"Streng verboten"

“Streng verboten”

Sometimes it’s difficult to understand how military forces continue to fill their ranks. Once upon a time, the sales pitch was glory and valour, defending ones homeland and following in a proud tradition. As time has gone on, and the truth about killing in the name has been understood to greater and greater degrees, the veil of valour has been lifted…and the illusion behind it dispelled. Still, men and women step up to do what needs to be done. Perhaps they are enticed by the songs of war being sung by the gathered voices…or perhaps seduced by the sound of boot steps in-time underneath.

During World War One, two french soldiers are approached to clarify their cartography. When their superior officer cannot tell whether a mark on a German map is a road, a river, or a railway, the men are sent back to the conflict area to get their facts straight. No sooner do they get to the spot than they are shot down by German forces.

The men – Boeldieu and Maréchal – are rolled into a P.O.W camp, one specifically designed for officers. Here they are given all due respect and consideration by their enemy captors, but let that not distract from the underlying message: They are prisoners, and will be executed for disobedience.

Speaking of disobedience, Boeldieu and Maréchal quickly find themselves involved with an escape plot, thanks to their bunkmates at the barracks. These men have been tunnelling underneath it in the hopes of making a break for it.

However, before they can truly make a run at freedom, they are pulled from the camp at brought to the chateau of a German Commandante. It’s here that a run for freedom gets all the more difficult, yet also here where we learn how similar inmate and jailor really are in times of war. But common bonds or no, Boeldieu, Maréchal, et al remain hellbent on escape…hoping to get away from the senselessness of war once and for all.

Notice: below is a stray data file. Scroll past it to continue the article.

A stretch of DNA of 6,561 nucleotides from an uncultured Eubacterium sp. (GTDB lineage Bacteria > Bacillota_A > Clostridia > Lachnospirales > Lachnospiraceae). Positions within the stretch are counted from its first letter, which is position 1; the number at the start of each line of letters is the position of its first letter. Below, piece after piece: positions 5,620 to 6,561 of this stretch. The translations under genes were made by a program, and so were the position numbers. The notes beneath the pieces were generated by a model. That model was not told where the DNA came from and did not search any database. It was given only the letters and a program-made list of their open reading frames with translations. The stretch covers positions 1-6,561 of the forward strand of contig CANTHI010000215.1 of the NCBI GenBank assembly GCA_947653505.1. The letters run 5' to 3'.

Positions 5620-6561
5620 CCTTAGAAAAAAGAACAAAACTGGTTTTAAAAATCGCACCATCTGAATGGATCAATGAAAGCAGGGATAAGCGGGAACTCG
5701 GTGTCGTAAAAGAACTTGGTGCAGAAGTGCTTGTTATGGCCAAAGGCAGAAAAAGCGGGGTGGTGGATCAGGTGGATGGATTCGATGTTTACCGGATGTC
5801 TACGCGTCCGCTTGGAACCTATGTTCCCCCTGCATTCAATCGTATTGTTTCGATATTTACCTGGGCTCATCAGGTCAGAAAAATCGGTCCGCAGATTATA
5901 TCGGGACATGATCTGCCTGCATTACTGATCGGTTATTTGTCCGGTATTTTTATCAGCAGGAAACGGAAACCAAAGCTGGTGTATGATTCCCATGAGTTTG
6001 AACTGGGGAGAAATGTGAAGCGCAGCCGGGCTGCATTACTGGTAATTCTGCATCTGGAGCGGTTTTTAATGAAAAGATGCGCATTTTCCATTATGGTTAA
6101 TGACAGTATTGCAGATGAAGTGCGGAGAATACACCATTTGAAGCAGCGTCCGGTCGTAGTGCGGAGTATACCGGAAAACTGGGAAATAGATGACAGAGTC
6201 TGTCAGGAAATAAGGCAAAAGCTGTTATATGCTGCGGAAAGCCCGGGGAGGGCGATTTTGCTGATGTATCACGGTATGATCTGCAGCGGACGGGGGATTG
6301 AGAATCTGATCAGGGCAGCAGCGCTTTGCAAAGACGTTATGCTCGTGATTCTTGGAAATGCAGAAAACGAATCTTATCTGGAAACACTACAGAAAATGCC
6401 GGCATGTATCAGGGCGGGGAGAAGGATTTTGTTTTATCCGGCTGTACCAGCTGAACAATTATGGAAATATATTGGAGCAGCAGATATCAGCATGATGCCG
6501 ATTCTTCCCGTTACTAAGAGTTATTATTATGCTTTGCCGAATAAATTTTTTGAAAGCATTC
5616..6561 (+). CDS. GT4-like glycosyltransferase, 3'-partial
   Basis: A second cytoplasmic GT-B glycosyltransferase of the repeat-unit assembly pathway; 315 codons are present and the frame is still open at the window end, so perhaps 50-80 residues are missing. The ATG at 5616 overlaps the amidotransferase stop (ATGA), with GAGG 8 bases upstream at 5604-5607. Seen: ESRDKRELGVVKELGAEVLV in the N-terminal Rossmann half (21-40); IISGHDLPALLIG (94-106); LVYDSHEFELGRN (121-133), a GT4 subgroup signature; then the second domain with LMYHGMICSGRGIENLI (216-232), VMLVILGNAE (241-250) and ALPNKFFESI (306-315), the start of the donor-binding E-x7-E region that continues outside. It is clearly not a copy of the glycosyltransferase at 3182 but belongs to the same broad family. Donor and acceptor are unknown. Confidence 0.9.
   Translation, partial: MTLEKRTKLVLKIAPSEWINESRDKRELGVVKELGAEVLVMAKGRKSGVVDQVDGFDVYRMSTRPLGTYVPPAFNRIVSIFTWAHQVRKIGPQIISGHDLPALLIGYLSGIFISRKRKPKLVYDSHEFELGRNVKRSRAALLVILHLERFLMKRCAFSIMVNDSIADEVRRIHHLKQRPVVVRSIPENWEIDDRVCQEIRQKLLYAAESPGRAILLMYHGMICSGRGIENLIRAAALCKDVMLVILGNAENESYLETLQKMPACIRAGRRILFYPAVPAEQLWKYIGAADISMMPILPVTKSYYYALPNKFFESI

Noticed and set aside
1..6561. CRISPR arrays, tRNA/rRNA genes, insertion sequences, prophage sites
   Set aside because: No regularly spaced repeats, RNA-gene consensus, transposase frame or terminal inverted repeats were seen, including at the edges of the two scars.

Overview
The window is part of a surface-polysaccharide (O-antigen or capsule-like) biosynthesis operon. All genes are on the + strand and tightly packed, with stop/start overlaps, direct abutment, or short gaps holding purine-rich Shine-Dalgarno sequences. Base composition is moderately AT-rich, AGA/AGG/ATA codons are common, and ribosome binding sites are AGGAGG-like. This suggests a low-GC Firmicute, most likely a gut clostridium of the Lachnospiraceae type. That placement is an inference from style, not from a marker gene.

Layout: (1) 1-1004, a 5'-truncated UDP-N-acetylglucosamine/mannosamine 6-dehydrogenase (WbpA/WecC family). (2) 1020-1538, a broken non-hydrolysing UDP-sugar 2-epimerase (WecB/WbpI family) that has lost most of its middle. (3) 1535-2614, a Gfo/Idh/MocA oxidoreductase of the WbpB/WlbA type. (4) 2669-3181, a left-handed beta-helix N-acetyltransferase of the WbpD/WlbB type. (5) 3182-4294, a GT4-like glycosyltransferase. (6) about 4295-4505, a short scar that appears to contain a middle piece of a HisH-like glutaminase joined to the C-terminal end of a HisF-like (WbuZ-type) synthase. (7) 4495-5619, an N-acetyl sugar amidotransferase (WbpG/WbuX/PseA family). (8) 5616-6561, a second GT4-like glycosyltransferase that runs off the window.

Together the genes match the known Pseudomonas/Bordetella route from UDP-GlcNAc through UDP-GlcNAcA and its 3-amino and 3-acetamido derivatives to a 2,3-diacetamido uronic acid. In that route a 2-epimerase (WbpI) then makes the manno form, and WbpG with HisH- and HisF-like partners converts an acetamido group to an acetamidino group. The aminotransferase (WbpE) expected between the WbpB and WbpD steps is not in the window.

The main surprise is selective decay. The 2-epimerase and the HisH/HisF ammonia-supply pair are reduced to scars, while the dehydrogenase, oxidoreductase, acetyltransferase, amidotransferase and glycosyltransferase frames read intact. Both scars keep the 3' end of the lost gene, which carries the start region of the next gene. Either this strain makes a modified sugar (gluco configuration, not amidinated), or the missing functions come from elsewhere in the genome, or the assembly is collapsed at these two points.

Erich von Stroheim
It’s really not enough to think about what GRAND ILLUSION says about war in the 20th Century; one also has to think about when it was saying it.

Renoir clearly sees that soldiers in The Great War shared a camaraderie. Few of them wanted to be there, fighting and dying so gruesomely so that men in power could redraw the lines of their maps. They all looked across to the opposite trench…or at the faces of the men they were taking captive…and they saw themselves. They saw fellow farmers, masons, carpenters, and mechanics. They saw kindred spirits speaking with different accents. It was something that infantry wrestled with as they fought in close-contact, and something that would haunt officers as they met their counterparts in enemy colours.

GRAND ILLUSION takes the similarities one step further by suggesting that a German officer and a French officer might well have courted the same waitress.

To suggest all of this is damned near treasonous, as fraternization with the enemy was, and still is, a huge no-no. However, to make these inferences as a French artist in 1938, when the drums of war are thundering from all sides takes great courage. This claim that the virtue of war is an illusion doesn’t just fly in the face of the French leadership, but also the advancing Nazi forces that would regard such artistic statements as blasphemy that needed to be destroyed. The film is a specific loogie in the eye of Hitler himself, and that any prints survived is something of a minor miracle.

Dissent seldom endures.

La Marseillaise